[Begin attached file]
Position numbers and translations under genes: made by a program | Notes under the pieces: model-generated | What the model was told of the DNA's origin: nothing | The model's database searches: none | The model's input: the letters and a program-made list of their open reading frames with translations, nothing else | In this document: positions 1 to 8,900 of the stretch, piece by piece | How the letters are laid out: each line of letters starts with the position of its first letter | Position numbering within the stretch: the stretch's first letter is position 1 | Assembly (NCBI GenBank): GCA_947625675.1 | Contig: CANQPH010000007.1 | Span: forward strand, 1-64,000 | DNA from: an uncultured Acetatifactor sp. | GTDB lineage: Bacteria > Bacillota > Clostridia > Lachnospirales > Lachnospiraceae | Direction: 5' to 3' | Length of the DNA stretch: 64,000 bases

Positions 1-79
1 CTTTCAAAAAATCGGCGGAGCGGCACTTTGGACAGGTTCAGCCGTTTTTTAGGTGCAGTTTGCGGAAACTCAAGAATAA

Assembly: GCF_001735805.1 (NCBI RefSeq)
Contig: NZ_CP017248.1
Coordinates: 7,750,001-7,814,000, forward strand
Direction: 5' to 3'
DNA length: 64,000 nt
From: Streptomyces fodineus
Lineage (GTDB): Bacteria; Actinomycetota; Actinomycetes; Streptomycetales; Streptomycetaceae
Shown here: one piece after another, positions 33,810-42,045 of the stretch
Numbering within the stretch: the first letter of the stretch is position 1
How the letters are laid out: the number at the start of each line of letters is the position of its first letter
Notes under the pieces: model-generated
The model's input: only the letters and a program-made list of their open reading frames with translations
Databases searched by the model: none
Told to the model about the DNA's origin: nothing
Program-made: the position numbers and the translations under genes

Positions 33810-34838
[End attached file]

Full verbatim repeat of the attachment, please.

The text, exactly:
Position numbers and translations under genes: made by a program | Notes under the pieces: model-generated | What the model was told of the DNA's origin: nothing | The model's database searches: none | The model's input: the letters and a program-made list of their open reading frames with translations, nothing else | In this document: positions 1 to 8,900 of the stretch, piece by piece | How the letters are laid out: each line of letters starts with the position of its first letter | Position numbering within the stretch: the stretch's first letter is position 1 | Assembly (NCBI GenBank): GCA_947625675.1 | Contig: CANQPH010000007.1 | Span: forward strand, 1-64,000 | DNA from: an uncultured Acetatifactor sp. | GTDB lineage: Bacteria > Bacillota > Clostridia > Lachnospirales > Lachnospiraceae | Direction: 5' to 3' | Length of the DNA stretch: 64,000 bases

Positions 1-79
1 CTTTCAAAAAATCGGCGGAGCGGCACTTTGGACAGGTTCAGCCGTTTTTTAGGTGCAGTTTGCGGAAACTCAAGAATAA

Assembly: GCF_001735805.1 (NCBI RefSeq)
Contig: NZ_CP017248.1
Coordinates: 7,750,001-7,814,000, forward strand
Direction: 5' to 3'
DNA length: 64,000 nt
From: Streptomyces fodineus
Lineage (GTDB): Bacteria; Actinomycetota; Actinomycetes; Streptomycetales; Streptomycetaceae
Shown here: one piece after another, positions 33,810-42,045 of the stretch
Numbering within the stretch: the first letter of the stretch is position 1
How the letters are laid out: the number at the start of each line of letters is the position of its first letter
Notes under the pieces: model-generated
The model's input: only the letters and a program-made list of their open reading frames with translations
Databases searched by the model: none
Told to the model about the DNA's origin: nothing
Program-made: the position numbers and the translations under genes

Positions 33810-34838